By Bob Spiwak
It’s the day of the Super Bowl and snowing, maybe about 3 new inches on the ground. The forecast is for varying varieties of falling wet stuff through Thursday at least. This is being written today because of conflicts with the usual Monday waltz with the computer, and because something may happen at the Super Bowl of local interest. We got wind of a rumor that Carla Sandine was going to win an award at halftime at the game. She is the daughter of Jeff and Dora Sandine, former owners of the Mazama Store who built in West Boesel when they moved here from Seattle. Carla was then a student at Liberty Bell High School.
I checked with Jeff on his way to Death Valley and he said the rumor was not true, but added that she had gotten an award at the Phoenix Suns basketball game last week. Carla has lived in Phoenix for a number of years, and Jeff gave no indication what the award was for and if it was done at halftime. She is the founder and president of an organization called Highway 20 and is a leader in marketing and technology for nonprofits and socially conscious organizations.
There is more information on the Google entry if you’re interested, and suffice it to say she is involved with “equality, public health, immigration” and other social issues.
It’s true: Bear Creek Golf Course will reopen in the spring after some tense times about its future. Linda Court had a very serious medical situation and is still recuperating. She and her husband, Ash, decided to put the course up for sale or lease, and if neither occurred, to shut the links down and let it grow fallow. The couple never salaried themselves and estimate that last year they “donated” 45,000 hours. Ash’s dad Herman built the course over 50 years ago and from that beginning, they expanded it to the only 18-hole course in the area.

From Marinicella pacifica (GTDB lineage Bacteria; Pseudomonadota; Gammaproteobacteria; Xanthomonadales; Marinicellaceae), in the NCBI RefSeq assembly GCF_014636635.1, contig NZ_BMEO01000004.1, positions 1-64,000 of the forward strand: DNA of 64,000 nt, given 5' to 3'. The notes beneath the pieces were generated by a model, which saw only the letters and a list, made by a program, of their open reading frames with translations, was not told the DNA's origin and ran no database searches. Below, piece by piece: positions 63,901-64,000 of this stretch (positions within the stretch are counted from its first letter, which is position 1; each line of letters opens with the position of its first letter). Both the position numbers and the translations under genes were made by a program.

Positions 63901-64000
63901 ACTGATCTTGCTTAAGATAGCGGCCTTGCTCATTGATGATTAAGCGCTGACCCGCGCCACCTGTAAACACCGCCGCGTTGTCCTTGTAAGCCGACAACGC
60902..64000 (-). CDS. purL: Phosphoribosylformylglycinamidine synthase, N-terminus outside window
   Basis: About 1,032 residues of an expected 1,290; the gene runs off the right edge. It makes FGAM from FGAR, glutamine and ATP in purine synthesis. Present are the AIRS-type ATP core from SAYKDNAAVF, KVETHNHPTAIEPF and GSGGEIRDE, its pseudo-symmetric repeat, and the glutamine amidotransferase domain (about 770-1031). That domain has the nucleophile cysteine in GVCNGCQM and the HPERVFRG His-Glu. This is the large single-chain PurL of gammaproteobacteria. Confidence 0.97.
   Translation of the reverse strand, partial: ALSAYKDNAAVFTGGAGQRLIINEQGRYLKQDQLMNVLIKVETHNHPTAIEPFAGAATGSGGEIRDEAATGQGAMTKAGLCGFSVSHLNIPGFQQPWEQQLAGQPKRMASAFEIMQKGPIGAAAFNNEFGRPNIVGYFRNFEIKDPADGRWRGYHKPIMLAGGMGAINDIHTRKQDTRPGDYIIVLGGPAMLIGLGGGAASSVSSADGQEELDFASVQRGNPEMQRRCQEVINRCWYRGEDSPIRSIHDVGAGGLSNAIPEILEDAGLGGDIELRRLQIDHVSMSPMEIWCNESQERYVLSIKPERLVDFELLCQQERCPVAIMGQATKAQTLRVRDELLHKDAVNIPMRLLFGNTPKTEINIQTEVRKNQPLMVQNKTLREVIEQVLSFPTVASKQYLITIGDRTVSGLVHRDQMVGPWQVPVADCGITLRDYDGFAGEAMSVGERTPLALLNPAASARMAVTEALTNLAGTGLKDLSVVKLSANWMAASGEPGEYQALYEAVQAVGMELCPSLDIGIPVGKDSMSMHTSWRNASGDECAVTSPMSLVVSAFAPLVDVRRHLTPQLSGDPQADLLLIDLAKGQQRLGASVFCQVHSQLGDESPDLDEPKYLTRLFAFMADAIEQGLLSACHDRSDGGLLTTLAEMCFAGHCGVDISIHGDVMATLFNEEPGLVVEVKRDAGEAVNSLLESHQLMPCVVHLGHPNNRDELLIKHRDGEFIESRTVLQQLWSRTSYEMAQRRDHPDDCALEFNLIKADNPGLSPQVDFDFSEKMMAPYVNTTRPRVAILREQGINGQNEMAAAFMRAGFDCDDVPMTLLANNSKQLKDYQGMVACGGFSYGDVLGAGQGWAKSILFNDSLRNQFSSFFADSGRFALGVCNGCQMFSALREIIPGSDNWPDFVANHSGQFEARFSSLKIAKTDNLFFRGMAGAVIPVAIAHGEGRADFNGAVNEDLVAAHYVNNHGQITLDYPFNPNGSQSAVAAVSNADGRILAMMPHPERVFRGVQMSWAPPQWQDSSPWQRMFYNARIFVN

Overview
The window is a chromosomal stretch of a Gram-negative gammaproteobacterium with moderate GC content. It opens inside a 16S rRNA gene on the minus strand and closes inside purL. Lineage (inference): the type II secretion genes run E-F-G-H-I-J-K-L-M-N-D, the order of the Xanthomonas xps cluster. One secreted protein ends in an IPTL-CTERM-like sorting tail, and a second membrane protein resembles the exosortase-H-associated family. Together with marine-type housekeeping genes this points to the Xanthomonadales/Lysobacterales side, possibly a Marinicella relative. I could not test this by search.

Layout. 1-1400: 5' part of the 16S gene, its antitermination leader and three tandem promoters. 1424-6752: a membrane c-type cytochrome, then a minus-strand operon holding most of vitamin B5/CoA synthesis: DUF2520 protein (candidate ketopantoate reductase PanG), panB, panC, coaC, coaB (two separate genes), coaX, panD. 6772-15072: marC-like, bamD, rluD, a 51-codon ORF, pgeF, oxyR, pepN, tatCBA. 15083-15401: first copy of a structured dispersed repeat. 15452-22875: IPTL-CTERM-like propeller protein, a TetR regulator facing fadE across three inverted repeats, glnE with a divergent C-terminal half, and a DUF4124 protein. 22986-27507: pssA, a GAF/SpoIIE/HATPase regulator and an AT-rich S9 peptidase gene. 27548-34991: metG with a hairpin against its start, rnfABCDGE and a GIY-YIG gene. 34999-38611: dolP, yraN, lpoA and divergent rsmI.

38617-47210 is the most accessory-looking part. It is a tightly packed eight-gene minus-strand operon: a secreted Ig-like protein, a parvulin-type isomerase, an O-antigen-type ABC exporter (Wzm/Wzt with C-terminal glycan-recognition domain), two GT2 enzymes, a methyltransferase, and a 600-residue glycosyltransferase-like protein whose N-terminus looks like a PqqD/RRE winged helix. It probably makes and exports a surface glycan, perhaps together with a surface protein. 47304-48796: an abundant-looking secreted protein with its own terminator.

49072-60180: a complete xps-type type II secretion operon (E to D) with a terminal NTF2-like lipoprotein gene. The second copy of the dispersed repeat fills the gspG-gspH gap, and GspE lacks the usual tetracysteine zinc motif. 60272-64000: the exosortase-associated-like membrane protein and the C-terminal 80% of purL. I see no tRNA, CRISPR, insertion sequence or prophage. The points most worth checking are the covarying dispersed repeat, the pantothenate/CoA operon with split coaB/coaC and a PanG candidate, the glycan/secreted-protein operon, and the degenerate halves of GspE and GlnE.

A couple of part-time residents — Terry and Debbie Evans — were talking with Ash and the subject came up. When they heard of the potential closure and that the course could be leased, the wheels began to turn and they ultimately signed a one-year renewable lease. While home has been in Snohomish, they have a second home near the course and have known the Courts for years.
An additional connection is that Debbie’s family have a history there as well — several generations of grandparents lived there and Debbie used to visit. “Winthrop is a part of who we are,” she said in an interview, adding that the couple wanted to keep the course alive. “The Courts,” noted Terry, “made it easy for us.”
What are their plans for the place aside from the obvious? For one thing, a driving range, something missing from the course for half a century, and which would delight the golfers. It is tentatively to be located somewhere west of the 18th fairway. Also, they envision a “foot golf” course where the holes are huge and the game is played like golf but by kicking a soccer ball. The holes would be about half the length of regular golf.
Terry noted that there are now 11 such courses in Washington in what he portrays as a fast-rising sport. “I’d like to focus on a new clientele, like where parents could play with their kids,” he said.
As now envisioned, Debbie will be in charge of the pro shop during the week and Terry will come over from his job in Snohomish and relieve her there. Nathanial Hartsock and last year’s ground crew will be returning.